Junior doctors fear their training will suffer when European limits on working time are applied next year, two separate surveys by the British Medical Assocation (BMA) show today.
From 1 August 2009, the European Working Time Directive will restrict the time junior doctors can spend in hospital to 48 hours a week. The current limit is 56.
Two in three (64%) junior doctors surveyed by the BMA believed compliance with the 48 hour working week would have a negative overall effect on their training. When asked what concerned them most about the 48 hour limit, a third (33%) said it was the impact on the quality of training, and a further third (32%) identified its impact on their ability to gain the skills necessary to practise safely.
However, only three in ten (30%) wanted the BMA to lobby for the 48-hour limit to be delayed, and two thirds (66%) believed that doctors should be protected from working excessive hours. Three in five (60%) reported that their ability to provide safe medical care to patients had been compromised by pressures to work excessive hours.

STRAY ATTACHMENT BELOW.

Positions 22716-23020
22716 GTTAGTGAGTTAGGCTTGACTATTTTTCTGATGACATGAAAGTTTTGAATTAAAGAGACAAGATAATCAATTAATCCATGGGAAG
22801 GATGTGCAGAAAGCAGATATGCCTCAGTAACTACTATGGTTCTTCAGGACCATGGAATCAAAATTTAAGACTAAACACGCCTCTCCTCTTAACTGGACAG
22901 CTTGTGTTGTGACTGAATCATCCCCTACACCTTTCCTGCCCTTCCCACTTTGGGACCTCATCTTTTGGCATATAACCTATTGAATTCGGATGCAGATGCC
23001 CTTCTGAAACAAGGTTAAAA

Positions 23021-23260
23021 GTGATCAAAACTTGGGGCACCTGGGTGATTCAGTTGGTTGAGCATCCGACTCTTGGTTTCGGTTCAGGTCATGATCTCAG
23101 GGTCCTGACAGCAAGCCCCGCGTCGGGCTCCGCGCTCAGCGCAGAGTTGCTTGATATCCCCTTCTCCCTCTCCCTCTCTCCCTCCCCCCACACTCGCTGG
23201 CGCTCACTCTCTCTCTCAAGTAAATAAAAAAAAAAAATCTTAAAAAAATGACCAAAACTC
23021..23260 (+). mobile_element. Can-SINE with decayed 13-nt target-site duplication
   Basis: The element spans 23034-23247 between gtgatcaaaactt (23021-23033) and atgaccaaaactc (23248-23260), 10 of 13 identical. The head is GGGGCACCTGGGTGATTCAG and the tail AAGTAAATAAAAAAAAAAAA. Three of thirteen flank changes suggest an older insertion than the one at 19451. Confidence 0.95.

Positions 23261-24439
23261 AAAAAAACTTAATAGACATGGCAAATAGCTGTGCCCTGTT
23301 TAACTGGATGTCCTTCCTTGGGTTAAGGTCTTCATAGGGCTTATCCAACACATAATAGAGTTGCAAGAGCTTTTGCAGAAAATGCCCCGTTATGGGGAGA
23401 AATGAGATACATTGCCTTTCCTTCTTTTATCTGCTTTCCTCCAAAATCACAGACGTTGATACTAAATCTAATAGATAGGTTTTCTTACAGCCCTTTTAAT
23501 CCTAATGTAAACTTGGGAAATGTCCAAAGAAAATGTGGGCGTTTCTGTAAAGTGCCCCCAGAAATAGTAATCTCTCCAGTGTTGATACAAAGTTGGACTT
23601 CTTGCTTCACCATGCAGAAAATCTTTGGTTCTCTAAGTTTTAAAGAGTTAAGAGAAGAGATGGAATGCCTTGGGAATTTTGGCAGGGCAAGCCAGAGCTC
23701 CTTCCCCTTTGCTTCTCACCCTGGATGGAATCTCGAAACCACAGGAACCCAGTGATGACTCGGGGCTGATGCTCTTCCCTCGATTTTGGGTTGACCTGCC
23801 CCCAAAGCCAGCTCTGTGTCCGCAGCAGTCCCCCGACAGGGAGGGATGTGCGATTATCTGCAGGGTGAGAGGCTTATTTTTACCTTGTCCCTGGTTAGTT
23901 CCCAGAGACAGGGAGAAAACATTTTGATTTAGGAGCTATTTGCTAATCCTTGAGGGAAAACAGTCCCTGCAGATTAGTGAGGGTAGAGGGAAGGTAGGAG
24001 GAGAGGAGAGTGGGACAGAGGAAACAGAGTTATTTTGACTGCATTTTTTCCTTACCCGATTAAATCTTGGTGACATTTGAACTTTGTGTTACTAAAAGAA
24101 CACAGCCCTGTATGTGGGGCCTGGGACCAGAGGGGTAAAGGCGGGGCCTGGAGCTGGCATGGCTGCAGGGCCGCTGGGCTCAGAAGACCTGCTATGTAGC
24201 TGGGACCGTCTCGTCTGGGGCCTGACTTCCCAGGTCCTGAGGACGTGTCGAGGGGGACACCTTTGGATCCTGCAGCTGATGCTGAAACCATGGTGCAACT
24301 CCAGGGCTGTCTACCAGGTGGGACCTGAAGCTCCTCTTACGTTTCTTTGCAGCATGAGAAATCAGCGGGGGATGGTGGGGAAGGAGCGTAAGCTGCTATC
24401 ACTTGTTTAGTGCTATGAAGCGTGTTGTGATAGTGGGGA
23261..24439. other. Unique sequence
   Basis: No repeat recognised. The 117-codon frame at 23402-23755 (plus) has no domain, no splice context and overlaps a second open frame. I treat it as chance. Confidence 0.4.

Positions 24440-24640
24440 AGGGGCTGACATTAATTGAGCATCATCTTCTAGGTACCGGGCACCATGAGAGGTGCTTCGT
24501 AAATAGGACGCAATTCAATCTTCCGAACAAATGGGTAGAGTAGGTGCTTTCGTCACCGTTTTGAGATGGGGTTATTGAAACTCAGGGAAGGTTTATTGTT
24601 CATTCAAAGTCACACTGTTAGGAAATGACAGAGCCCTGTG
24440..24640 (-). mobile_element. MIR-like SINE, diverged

Instead, they believe the BMA’s priority should be to campaign to ensure training is deliverable within a 48 hour week. Nearly seven in ten (68%) said the number of years junior doctors spend training should be increased.
Mr Ram Moorthy, chairman of the BMA Junior Doctors Committee, says: “The 48-hour limit is coming, and it will have a massive impact. Our training has to get far better if we’re going to continue to produce the best quality of doctors. We need to look at the possibility of lengthening the amount of time it takes to qualify as a consultant.”
Two in five junior doctors (41%) reported they regularly experienced a need to undertake training during their time off.
The survey also shows widespread concern that the 48 hour week could, perversely, mean more antisocial working patterns while reducing pay. Respondents commented that “Pay will be reduced whilst we work bizarre and complex rotas” and “We will end up working extra hours but only be paid for 48”.
The BMA today publishes ‘The Final Countdown’ – a guidance document advising junior doctors of their rights as their employers rush to change their working patterns.
A second survey – of BMA members at all levels – suggests that junior doctors’ fears are shared by the wider medical profession. Over half (57%) did not believe it would be possible to train a doctor adequately in any speciality whilst complying with the limits.
The issue will be debated at the BMA’s annual conference of junior doctors in London on 26 April.